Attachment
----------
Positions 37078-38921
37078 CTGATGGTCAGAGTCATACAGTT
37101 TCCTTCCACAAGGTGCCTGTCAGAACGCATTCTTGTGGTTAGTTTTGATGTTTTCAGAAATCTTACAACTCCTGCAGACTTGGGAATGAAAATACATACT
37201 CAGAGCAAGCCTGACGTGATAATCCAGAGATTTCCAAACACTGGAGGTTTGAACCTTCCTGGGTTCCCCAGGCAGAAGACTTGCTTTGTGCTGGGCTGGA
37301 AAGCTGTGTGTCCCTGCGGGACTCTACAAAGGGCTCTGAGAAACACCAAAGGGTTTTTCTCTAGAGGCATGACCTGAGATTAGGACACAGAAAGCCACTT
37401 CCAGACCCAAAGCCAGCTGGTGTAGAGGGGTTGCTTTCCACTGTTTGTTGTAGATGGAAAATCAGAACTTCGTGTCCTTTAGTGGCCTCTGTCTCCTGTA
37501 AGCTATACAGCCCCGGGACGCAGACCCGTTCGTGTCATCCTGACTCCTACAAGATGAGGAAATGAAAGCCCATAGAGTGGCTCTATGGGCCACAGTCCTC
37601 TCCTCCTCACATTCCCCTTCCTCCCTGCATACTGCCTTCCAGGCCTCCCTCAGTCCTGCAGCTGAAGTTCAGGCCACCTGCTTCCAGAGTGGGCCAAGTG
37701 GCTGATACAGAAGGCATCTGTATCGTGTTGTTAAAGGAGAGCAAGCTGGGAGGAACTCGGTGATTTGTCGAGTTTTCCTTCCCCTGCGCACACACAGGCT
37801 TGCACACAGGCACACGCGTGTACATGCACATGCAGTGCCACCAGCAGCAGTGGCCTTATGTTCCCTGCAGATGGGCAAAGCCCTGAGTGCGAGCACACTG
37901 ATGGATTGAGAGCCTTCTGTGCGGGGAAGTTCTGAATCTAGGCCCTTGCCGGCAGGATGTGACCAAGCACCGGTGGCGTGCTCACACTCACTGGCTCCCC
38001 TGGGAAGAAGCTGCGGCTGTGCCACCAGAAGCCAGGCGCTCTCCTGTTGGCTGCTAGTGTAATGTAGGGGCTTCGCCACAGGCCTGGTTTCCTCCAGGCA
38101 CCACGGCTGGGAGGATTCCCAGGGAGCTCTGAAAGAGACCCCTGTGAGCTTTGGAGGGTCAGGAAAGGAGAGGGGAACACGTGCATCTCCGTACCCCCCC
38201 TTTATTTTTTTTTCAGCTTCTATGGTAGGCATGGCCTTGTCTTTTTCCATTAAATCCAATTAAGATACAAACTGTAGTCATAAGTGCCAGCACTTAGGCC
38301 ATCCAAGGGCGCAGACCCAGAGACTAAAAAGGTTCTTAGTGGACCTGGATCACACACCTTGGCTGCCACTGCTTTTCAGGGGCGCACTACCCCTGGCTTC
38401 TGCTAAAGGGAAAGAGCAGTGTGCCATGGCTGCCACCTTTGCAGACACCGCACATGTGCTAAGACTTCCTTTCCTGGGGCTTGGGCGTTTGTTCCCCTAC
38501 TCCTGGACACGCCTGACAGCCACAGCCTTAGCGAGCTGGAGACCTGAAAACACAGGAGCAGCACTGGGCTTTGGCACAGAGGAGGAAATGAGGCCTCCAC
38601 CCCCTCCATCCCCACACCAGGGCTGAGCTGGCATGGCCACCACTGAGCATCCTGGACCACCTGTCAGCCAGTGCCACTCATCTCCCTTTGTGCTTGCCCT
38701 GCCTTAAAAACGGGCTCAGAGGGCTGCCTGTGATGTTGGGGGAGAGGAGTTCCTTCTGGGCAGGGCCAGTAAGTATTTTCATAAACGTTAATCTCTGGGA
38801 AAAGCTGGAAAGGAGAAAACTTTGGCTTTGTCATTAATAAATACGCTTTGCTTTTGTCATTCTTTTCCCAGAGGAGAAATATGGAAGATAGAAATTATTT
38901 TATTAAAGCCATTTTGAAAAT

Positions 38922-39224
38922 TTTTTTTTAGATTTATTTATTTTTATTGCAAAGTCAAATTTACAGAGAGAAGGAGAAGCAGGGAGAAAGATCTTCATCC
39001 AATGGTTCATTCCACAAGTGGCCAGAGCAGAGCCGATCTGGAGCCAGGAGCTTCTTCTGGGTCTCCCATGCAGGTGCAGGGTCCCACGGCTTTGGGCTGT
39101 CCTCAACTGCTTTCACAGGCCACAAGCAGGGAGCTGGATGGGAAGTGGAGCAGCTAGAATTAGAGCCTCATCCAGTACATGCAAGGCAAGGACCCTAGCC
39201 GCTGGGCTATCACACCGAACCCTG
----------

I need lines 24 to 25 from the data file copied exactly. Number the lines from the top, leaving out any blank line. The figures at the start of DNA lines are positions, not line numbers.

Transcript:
39001 AATGGTTCATTCCACAAGTGGCCAGAGCAGAGCCGATCTGGAGCCAGGAGCTTCTTCTGGGTCTCCCATGCAGGTGCAGGGTCCCACGGCTTTGGGCTGT
39101 CCTCAACTGCTTTCACAGGCCACAAGCAGGGAGCTGGATGGGAAGTGGAGCAGCTAGAATTAGAGCCTCATCCAGTACATGCAAGGCAAGGACCCTAGCC